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Seven Reasons Why Christ Came into the World
Seven Reasons Why Christ Came into this World
In the early years of my preaching ministry, I used to preach this message at Christmas time. In the very beginning, because of the strong sentimental feeling associated with the Baby Jesus, I used to preach on Luke chapter 2. But as I grew older in the faith, I asked myself: ‘Why did Christ come into the world?’ The story of His birth in Bethlehem is very appealing, but we need to ask the reasons why. And so I came upon seven reasons for the Incarnation. Here they are.
The first reason is that He came to reveal the Heavenly Father. Men have a concept and idea of God – the Eternal God, the Almighty God, the Invisible and yet Omnipresent God. But Christ came into the world to show us the loving Fatherly heart of God. God is not only our Creator, but He is our Father in heaven. Religion conveys a false picture of God – whether it is the Hindu religion, the Muslim religion, or even the Christian religion. Yes, even Christians have the false picture of a Santa Claus God – a Father Christmas, but not a Father God. Christ told Philip His disciple, ‘He who has seen Me has seen the Father God.’ John 14:9. Hebrews 1:2 says Christ is the exact representation of God. He is the radiance of the glory of God. John in the very first chapter of his gospel speaks of the glory of the grace of God. Have you ever thought of the God of all grace? God who so loved the world that He gave His beloved Son to die for our sins on the Cross of Calvary.
Let us declare, without apology or equivocation, that Christ is God who came into this world, who came in the flesh, who came in the flesh to live the life of a Man, a Man walking in the midst of men, a Heavenly Man – and yet a Man of flesh and blood. And He came in the flesh, to shed His precious blood on Calvary’s Cross. But we who are so hardened in heart and deaf and blind because of self and sin are unable to comprehend the magnitude of the sacrifice of God – God who came in the flesh, for His body to be broken, for His blood to be shed – all for the remission of our sins. Yes, the second and most important reason is that Christ came into the world to seek and save those who are lost, Luke 19:10. He came as the Lamb of God to take away the sin of the world (John 1:29) and to redeem us from the curse of the law (Gal 3:13).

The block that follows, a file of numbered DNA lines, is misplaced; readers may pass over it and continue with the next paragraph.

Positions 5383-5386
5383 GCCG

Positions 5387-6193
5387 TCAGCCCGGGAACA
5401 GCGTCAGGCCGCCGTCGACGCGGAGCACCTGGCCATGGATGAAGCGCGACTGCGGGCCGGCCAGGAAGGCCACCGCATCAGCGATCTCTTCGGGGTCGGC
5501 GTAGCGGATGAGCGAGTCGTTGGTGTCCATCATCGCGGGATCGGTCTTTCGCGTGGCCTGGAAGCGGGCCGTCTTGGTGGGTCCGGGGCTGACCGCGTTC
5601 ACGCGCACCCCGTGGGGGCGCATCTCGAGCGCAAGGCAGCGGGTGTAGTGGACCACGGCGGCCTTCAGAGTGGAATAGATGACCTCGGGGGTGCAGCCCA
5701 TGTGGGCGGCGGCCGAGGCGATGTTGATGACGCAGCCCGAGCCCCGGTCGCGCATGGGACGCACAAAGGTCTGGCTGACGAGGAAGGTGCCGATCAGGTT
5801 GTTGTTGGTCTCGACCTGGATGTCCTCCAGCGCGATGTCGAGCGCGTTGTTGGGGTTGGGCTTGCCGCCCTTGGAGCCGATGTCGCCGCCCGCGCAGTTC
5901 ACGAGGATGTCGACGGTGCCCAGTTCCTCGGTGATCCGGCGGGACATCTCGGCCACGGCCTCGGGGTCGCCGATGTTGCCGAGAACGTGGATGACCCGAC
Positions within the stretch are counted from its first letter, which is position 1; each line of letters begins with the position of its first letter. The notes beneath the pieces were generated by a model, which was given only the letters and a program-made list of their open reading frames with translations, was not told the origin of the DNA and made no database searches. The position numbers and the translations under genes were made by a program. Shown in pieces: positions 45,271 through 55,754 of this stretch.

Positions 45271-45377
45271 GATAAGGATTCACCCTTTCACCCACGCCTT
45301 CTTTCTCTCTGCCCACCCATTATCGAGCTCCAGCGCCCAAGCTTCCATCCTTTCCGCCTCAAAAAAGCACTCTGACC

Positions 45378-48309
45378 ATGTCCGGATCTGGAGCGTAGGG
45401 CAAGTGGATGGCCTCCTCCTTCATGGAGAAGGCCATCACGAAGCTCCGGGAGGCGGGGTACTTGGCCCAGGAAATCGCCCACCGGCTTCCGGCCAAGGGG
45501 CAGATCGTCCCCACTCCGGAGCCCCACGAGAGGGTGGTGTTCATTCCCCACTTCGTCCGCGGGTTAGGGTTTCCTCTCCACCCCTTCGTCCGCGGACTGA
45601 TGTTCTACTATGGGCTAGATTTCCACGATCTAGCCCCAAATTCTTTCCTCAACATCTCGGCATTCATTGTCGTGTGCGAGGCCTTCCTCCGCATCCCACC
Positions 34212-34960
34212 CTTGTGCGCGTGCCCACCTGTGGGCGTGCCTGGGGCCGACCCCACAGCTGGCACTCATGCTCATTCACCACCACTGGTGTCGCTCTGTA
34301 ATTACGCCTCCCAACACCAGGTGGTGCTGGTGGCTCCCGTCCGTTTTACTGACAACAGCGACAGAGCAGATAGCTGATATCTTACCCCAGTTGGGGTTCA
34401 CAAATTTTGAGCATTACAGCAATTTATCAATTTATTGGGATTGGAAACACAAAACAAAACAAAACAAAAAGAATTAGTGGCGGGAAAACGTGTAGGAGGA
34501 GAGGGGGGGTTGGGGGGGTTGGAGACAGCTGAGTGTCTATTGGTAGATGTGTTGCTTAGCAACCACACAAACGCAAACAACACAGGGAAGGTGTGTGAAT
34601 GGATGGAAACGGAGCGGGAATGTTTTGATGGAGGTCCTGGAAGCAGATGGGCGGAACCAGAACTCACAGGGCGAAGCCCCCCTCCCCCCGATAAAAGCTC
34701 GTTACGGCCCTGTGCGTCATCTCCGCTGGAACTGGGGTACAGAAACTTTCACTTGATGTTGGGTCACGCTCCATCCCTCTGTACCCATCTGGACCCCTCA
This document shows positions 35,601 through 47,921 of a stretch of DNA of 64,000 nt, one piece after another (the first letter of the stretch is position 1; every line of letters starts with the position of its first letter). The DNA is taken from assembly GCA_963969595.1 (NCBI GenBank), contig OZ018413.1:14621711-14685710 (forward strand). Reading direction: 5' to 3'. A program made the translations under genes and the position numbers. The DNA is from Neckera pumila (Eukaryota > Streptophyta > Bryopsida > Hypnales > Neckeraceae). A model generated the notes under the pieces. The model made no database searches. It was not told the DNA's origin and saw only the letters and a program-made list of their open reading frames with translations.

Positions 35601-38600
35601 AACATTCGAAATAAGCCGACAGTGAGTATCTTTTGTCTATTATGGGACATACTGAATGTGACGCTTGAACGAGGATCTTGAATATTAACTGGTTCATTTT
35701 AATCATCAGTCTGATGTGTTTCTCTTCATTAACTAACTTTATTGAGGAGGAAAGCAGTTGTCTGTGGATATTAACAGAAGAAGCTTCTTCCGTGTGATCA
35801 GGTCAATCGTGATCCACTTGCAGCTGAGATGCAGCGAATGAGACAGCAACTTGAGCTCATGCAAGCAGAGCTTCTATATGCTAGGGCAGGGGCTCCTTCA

The third reason is that He came to fulfil the Scriptures, every bit of them. Read Matt 5:17, Luke 21:33, Luke 24:27. He came to uphold the Word of God. Remember, He is the Living Word (John chapter 1) and the Bible is the Written Word of God. The entire Bible, every one of the 66 books, speaks of Christ. If we do not honour the Word of God, we dishonour Christ. The charismatic heresy is that it downgrades the Word of God, giving weight to feelings, visions and experiences.
The fourth reason is that He came to announce the good news of the coming Kingdom of God. While He was born as a babe in a manger, in a poor stable in a little village of Bethlehem, He arrived nevertheless as a King. That is why the wise men from the East came and worshipped him, offering Him gifts of gold, frankincense and myrrh. Incidentally, they were magi and not the ‘Three Kings of the Orient’ as Christmas carols delusively declare. Furthermore, the wise men came and visited the Child Jesus perhaps a year or two after He was born, because it says in the Bible that Joseph and Mary were then dwelling in a house in Bethlehem.